Japan’s defense ministry on Wednesday asked for a hike in spending to record levels, as it juggles its responses to a growing ballistic missile threat from North Korea and China’s assertive moves in the East China Sea.
If approved, the hike of 2.3% will take the defense budget to 5.17 trillion yen ($51.47 billion) in the year starting April 1, for a fifth consecutive increase as Prime Minister Shinzo Abe bolsters Japan’s military. Continue reading
A dramatic change is taking place in the South China Sea where, since the beginning of this year, Beijing has created at least five new islands by dredging rock and sand and pumping it into reefs to form new land. By doing so, the Chinese are sending a blunt message to its neighbors and the U.S.: Keep out.
As a BBC News special report notes, China’s island building is aimed at addressing what it views as a serious strategic deficit:
In 2012 the Communist Party reclassified the South China Sea as a “core national interest”, placing it alongside such sensitive issues as Taiwan and Tibet. It means China is prepared to fight to defend it.
This is confirmed by Prof Yan Xuetong of Beijing’s Tsinghua University— a pro-government academic well known for presenting the Communist Party’s view to the outside world.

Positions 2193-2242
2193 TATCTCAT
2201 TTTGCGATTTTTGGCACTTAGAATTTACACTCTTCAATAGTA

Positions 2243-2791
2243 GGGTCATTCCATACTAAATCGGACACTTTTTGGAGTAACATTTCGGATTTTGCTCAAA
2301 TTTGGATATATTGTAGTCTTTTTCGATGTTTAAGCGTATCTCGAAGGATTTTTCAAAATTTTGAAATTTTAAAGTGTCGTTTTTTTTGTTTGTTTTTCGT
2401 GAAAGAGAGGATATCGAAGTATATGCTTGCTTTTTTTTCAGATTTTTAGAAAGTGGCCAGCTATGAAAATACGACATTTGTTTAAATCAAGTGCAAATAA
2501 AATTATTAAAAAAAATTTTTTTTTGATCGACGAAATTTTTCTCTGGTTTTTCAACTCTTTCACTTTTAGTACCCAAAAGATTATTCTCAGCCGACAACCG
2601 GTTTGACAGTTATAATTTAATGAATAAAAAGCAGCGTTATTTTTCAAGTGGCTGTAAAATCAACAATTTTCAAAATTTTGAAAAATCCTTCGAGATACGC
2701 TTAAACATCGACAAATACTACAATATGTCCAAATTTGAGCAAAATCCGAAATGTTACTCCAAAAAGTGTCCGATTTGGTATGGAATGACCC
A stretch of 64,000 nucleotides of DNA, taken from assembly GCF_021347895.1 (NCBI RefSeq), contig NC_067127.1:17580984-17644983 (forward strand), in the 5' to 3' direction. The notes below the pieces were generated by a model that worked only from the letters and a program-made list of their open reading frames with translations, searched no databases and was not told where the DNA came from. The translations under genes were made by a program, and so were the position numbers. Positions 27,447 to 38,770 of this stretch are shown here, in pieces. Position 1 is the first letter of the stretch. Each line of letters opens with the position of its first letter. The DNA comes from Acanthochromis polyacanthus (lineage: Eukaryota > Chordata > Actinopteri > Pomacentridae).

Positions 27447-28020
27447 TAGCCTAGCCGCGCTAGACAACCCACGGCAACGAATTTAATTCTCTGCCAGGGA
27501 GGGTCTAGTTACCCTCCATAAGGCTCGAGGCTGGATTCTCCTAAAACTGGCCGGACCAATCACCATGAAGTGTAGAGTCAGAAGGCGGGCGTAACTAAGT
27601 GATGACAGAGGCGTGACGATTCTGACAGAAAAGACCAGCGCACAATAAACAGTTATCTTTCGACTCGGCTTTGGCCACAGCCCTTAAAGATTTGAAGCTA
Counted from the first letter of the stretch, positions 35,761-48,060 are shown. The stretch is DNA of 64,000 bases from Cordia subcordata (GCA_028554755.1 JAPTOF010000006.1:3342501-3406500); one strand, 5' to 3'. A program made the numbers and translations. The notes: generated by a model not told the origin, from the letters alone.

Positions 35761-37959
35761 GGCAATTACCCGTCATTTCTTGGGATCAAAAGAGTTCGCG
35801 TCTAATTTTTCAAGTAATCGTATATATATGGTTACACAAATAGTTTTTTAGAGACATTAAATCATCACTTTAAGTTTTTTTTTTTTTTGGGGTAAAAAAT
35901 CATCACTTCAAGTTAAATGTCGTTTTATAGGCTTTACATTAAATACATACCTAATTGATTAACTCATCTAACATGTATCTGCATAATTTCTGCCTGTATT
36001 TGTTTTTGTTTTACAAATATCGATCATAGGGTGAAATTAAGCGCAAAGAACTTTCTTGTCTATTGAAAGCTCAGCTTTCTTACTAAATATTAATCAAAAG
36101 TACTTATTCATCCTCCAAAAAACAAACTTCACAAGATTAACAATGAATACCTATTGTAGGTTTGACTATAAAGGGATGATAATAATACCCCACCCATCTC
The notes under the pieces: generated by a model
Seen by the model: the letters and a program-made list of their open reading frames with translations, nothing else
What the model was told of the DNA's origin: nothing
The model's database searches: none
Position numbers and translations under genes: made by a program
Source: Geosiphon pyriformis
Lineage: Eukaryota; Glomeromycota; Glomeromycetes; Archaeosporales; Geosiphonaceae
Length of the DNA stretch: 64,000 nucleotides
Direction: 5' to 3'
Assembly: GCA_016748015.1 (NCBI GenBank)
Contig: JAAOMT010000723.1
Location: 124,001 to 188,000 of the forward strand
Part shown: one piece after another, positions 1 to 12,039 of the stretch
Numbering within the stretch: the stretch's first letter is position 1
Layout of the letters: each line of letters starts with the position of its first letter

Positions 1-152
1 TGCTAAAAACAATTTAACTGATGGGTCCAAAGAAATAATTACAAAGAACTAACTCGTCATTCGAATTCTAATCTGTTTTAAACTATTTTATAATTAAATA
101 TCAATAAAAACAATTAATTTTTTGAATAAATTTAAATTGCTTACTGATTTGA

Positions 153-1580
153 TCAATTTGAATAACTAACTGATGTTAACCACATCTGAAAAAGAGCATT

Tokyo boosts missile defense
Japan is moving to strengthen its military capability to block the Chinese navy with more advanced surface-to-ship missiles (SSM) scheduled to be deployed in the country’s southwest in 2016.
Japan’s Ground Self-Defense Force will start to deploy Type 12 SSMs in 2016 in Kumamoto prefecture on the island of Kyushu to “guard from China’s attack to some extent,” the Sankei Shimbun newspaper reported Sunday. Continue reading
Japan is to establish new military outposts on remote islands, a report said today, as Tokyo looks to bolster its defence amid a territorial dispute with China.
Up to 350 troops each could be stationed on three islands in the far southwest, close to the Senkakus, which Beijing claims as its own under the name Diaoyus, the mass-selling Yomiuri Shimbun reported.
With the exception of the main Okinawa island, Japan’s Ground Self-Defence Forces, its army, have no bases on the chain of islands that runs from the bottom of Kyushu to Taiwan. There are limited air force facilities in the area. Continue reading